There are days that seem endless with activities and events. Weeks that go by without a minute to stop and sit down with my family all at once, or even one at a time. Dance classes, swim practices, play practices, meetings, meets, games . . . they all take a toll on the family and on each individual. Especially at this time of the year, when things all start to pile up, I start to think about how beautiful it would be to leave it all behind. Get out of everything, go live in the middle of nowhere, forget the world and the activities. The probability of that is minimal, at best, but a girl can dream. Until that dream comes true, I relish in the extraordinary of ordinary days.
Actually, what I think of as ordinary are the exception. The days when we can hang out at home, having nothing to do at all. This weekend we actually had a couple of those days. A swim meet that was supposed to happen was cancelled, and then we had MLK day. Two days to do very little. I listen to the girls play, knowing that I should take them to the movie, or sledding, or to the library. But they are enjoying doing nothing at home; building with Legos, playing with Barbies and American Girl dolls, drawing, painting, writing. I love listening to the girls do all the things that don’t get done on other days.
Of course, along with that comes the arguing. I mean, the girls are only 15 months apart. And Katy, my beautiful daughter with Down syndrome, is really good at playing the victim. She is cute and little and VERY good at manipulation, and she uses that power for personal gain. So I play referee and judge, remembering that Libby, my beautiful older daughter, has to deal with The Manipulator on a regular basis.
Even the arguing, though, is beautiful, considering that there are many days the girls don’t see each other for more than half-an-hour. Ordinary days are splendid, even with the fights and the mess, the yelling and the tattling. Because that means we also get giggles and hugs, talking and secrets, artwork and heart-to-hearts. So I will relish in the magic of ordinary days. These are the days I will remember when life goes off the rails, like it always does. These days are what make up a happy life.
“One of the odd things about middle age, he concluded, was the strange decisions a man discovers he’s made by not really making them, like allowing friends to drift away through simple neglect.”
After reading Empire Falls by Richard Russo I cried. I was so sad it was over, so sad to leave Empire Falls, Maine, that I actually wept. The characters are so real, flaws and all, that I miss them. It took me a few days to pick up another book, and that NEVER happens to me.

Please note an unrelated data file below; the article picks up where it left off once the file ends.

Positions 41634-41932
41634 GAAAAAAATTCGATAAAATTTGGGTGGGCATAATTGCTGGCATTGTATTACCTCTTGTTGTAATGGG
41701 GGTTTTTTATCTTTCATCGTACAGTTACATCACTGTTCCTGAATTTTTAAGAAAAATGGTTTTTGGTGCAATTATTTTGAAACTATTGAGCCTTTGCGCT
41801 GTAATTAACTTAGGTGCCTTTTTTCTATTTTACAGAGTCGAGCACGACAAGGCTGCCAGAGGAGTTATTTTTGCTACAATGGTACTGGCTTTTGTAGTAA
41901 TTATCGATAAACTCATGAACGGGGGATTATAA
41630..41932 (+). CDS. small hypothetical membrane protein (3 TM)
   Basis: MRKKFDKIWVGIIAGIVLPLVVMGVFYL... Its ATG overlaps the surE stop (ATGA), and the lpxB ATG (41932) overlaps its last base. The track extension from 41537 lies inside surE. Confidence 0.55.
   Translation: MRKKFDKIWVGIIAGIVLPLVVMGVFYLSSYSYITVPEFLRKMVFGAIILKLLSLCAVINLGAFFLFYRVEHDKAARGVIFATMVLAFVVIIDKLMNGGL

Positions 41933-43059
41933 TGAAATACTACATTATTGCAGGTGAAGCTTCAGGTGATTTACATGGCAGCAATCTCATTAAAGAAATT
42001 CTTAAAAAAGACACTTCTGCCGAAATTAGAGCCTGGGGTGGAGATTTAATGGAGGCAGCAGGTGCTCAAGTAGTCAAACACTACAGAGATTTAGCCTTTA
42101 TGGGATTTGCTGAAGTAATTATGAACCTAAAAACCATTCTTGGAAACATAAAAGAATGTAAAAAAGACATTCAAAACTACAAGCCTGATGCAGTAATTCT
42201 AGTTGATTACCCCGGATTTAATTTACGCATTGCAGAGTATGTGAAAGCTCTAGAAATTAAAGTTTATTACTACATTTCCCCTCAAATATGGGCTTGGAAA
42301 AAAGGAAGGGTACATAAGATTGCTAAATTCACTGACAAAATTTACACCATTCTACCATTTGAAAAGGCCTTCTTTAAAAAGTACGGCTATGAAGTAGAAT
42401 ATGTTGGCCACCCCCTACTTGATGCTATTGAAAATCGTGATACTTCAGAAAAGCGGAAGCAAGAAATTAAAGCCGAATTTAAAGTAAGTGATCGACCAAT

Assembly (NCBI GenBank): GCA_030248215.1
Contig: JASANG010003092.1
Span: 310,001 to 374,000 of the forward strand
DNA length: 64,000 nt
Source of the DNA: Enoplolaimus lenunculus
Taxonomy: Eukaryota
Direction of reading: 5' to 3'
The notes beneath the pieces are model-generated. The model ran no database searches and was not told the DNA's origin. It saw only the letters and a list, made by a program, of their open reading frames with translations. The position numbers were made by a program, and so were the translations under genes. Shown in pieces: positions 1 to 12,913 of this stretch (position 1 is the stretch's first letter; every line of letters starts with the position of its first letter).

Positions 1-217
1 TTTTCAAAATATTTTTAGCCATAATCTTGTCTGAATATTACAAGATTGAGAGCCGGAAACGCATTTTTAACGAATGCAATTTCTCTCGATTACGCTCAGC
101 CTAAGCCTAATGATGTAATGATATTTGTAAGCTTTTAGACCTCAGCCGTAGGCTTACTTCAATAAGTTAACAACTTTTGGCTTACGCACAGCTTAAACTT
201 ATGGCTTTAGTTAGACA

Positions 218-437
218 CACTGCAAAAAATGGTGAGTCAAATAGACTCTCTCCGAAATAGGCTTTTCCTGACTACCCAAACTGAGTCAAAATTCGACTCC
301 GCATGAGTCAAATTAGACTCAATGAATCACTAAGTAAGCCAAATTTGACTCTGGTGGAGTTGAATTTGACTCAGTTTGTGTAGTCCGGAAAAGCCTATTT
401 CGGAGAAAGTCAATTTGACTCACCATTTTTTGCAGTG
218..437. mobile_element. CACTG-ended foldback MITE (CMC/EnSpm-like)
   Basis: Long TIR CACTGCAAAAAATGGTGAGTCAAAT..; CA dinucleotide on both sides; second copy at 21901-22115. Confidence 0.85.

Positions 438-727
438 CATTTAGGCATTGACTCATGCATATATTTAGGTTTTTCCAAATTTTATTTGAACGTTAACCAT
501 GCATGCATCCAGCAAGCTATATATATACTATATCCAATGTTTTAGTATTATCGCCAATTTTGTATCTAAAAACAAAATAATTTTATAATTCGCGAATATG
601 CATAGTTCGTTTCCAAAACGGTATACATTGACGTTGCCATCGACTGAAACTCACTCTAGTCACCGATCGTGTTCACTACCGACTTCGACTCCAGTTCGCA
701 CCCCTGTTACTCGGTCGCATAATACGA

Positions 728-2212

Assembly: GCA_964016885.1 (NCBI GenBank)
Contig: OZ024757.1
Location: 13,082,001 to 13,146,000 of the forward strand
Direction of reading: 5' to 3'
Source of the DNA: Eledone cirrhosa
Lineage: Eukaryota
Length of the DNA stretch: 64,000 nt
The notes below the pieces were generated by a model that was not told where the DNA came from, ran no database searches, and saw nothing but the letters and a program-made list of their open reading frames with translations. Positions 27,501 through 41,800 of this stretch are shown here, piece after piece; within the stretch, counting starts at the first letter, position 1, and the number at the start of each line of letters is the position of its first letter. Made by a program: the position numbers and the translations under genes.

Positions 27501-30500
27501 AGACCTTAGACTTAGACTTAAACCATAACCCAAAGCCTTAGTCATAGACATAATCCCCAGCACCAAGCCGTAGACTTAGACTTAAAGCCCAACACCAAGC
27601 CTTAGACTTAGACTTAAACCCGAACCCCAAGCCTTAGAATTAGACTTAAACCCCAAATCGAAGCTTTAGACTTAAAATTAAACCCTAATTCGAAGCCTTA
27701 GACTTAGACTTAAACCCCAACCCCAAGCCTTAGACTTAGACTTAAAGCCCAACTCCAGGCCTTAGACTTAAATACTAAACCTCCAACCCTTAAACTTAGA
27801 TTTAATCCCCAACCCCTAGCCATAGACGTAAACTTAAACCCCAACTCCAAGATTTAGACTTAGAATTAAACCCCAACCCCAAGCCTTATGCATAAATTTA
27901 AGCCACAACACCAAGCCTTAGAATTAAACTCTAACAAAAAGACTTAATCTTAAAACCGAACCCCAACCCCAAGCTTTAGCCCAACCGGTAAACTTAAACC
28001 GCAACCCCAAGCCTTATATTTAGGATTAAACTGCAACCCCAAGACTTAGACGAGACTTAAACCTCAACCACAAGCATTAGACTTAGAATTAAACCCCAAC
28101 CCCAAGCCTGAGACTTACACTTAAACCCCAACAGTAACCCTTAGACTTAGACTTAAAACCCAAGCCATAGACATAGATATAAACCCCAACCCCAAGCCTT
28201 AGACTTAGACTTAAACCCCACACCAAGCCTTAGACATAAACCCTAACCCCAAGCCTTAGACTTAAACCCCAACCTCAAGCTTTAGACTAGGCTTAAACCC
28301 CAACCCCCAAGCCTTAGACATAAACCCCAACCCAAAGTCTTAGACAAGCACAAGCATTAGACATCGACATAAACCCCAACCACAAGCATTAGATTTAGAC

On my Read Across The U.S. Quest, this was my first book. My novel for Maine. And it was a wonderful book with which to begin. Russo sets a perfect stage, and fills it with wonderfully rich characters. To him I say THANK YOU!!!! And, I’m so sorry I haven’t discovered you sooner!
Empire Falls, Maine has seen better days. The town, once prosperous under a successful textile mill owned by the Whiting family, has been closed for a couple of decades and the few businesses still open are hanging on by a thread. This includes The Empire Diner, a restaurant run by Miles Roby and owned by the last of the Whiting family, Francine. She promised the diner to Miles upon her death as long as he ran it for her, forcing him to leave college, when his mother was ill. In this, he feels his fate was sealed.
Miles is the protagonist of this story, a man in the middle of his life. He runs the diner and his life without passion, although I loved Miles. He is in the middle of a divorce, one that he doesn’t want but isn’t willing to fight, mainly because of his daughter, Tick, who is dealing with high school and those rocky waters. We even get to watch as Miles’ father, Max, runs off to Key West with a senile priest and the offering money, something that is met with very little surprise by Miles and his brother, David.
Readers are privy to flashbacks, from both the Whiting clan and Miles himself. Miles own memories help him deal with old wounds, making him also confront his current barriers. Tick also has to deal with the upsets of small town life and adolescence drama. In the end, it is a need to heal Tick that forces him to leave town.
This was a wonderful book with which to begin my journey. It was a perfect look at a small Maine town, written by a writer who uses his pen to paint a wonderful picture. Unfortunately, Vermont wasn’t such a treat. But that’s a story for another day.